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The latest Quarterly House Price Index report from Ulster University indicates a stable but lethargic residential property market in Northern Ireland continuing the trend of a subdued rate of house price growth over the past five quarters.

Ulster University’s research is produced in partnership with Progressive Building Society and the Northern Ireland Housing Executive.

Analysing the performance of the Northern Ireland housing market between April and June 2019, the report reveals an overall average house price of £161,990 which represents a nominal weighted level of growth of 0.9% between Q2 2018 and Q2 2019.

When considering the quarterly movements, the index reveals a small decline of 0.5% relative to the first quarter of the year- the second quarterly decline in a row. The volume of transactions in the survey is 2,248.

Estate agents’ market observations during the second quarter of 2019, as with previous quarters, indicate that the absence of a Stormont executive, ongoing Brexit uncertainty and the political change in Westminster have continued to impact on market sentiment and buyer activity and confidence.

Despite this, agents are optimistic that the current sluggish market conditions will pick up in the coming six months.

Whilst the market is slow, there is an underlying current of ‘necessary’ transactions. Further, agents highlighted that there remains an appetite in the market, particularly within the first time buyer segment, which seems more resilient to the ongoing political instability.

The distribution of sale price this quarter broadly reflects the previous quarter, with the share of lower priced properties below £100,000 equating to 24%.

Properties sold at or below £150,000 accounted for 58% of transactions, compared to 55% in the previous survey.

These statistics continue to suggest that there remains more traction at the lower end of the housing market across Northern Ireland.

For the higher price brackets, 80% of transactions are at or below £200,000, with 91% of properties sold at or below £250,000 and 95% below £300,000.

Overall, the analysis by price band continues to show a balanced housing market in Northern Ireland with price spreads virtually unchanged over the last few quarters.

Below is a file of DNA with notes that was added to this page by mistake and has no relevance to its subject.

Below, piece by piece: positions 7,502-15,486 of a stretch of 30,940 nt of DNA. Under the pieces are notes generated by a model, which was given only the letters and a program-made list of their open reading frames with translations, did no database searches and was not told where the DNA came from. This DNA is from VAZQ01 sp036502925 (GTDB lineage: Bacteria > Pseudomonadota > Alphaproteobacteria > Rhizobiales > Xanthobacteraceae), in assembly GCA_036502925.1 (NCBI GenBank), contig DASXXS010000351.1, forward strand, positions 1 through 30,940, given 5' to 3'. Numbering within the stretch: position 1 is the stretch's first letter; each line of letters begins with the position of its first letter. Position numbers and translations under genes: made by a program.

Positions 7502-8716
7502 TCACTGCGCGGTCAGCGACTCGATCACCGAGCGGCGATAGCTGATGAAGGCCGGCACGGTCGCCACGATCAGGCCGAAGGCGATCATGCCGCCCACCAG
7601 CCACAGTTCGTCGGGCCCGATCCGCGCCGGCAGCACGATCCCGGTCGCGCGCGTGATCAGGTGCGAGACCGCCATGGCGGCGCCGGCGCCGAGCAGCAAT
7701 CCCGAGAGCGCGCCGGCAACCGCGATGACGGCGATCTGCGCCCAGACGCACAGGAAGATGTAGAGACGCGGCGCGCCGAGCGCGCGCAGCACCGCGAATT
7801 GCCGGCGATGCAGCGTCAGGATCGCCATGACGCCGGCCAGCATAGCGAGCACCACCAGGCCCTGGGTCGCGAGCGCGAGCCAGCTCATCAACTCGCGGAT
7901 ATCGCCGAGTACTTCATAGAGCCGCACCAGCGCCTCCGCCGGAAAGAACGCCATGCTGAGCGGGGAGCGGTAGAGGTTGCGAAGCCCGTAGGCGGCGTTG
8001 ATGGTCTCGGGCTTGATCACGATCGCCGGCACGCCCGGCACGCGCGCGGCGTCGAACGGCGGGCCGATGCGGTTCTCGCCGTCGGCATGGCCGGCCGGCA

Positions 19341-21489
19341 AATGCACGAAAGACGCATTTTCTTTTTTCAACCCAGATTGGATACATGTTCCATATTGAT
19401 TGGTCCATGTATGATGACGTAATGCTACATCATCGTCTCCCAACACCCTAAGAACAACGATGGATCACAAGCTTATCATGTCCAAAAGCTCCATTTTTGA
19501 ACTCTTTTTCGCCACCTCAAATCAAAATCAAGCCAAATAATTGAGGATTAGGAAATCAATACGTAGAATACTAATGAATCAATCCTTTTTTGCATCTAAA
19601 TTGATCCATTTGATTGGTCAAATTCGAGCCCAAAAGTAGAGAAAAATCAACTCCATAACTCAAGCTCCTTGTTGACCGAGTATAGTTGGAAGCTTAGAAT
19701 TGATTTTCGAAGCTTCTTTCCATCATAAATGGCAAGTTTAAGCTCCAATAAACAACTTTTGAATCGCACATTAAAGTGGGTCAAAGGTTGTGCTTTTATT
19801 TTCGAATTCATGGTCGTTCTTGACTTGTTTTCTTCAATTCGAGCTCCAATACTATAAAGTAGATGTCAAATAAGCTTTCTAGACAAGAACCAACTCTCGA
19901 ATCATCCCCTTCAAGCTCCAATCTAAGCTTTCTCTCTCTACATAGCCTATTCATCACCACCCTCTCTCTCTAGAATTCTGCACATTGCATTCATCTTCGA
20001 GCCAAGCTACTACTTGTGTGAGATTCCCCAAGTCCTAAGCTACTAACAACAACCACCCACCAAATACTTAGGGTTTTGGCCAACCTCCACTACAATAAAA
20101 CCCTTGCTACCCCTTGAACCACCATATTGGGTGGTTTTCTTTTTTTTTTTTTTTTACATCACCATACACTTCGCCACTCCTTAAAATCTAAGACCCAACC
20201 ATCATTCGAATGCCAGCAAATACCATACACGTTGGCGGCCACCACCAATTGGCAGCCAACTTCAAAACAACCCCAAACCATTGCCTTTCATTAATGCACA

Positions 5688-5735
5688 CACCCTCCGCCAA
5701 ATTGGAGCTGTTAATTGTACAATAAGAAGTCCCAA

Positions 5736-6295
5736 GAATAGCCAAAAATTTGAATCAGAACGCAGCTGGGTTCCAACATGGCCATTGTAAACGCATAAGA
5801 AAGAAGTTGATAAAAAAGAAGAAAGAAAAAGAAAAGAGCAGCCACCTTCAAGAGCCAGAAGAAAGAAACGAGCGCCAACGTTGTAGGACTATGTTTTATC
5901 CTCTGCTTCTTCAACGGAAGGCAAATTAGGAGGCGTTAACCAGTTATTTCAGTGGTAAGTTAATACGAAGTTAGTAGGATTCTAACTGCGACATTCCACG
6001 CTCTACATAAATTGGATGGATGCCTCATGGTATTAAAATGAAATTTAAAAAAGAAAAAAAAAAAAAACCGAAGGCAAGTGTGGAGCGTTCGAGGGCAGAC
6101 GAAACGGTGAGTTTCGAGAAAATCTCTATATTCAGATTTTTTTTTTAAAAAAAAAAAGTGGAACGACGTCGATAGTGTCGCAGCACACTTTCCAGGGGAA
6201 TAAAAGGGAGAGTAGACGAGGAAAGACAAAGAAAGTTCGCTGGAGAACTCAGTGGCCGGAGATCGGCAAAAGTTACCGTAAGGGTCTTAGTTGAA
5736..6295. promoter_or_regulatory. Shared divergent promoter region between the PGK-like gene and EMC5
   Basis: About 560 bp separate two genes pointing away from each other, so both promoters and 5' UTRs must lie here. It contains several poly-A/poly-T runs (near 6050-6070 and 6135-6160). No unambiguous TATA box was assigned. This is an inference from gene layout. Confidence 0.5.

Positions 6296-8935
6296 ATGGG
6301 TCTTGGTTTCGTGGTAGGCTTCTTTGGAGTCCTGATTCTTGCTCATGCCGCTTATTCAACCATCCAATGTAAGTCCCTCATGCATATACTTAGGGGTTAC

Lead researcher, Dr Martin Hinch from Ulster University said:

“The latest Ulster University quarterly house price report reveals a residential housing market that continues to display subdued levels of growth. Whilst this trend has been observed for the last 18 months the resilience of the NI market throughout this period of unprecedented prolonged political and economic uncertainty is apparent.  Despite uncertainty around the potential implications of leaving the EU, the lack of a functioning Stormont executive and ongoing turmoil in Westminster, core transaction levels and sustainable market conditions continue to prevail.”

Commenting on the report Michael Boyd, Deputy Chief Executive and Finance Director, Progressive Building Society said:

“These market conditions are being influenced by the Brexit process and the lack of an accountable local executive. However, there are still strong levels of transactions particularly with First Time Buyers who are taking advantage of affordable housing especially compared to the rest of the UK. Looking forward we will continue to work to support an affordable housing market and while Brexit continues to impact growth, clarity around the process will be a welcome stimulus for the local market.”

Karly Greene, Head of Research at the Northern Ireland Housing Executive, which commissions the research, said:

“For a sixth consecutive quarter, Ulster University’s analysis of the price of properties sold in Northern Ireland shows very little change at headline level.  The high degree of overall stability in house prices reflects wider uncertainties but, as always, there is greater variation at local level and in different segments of the market.  There is also evidence of some challenges for the first time buyers who have played an important role in driving the market over recent years.”

Read the full report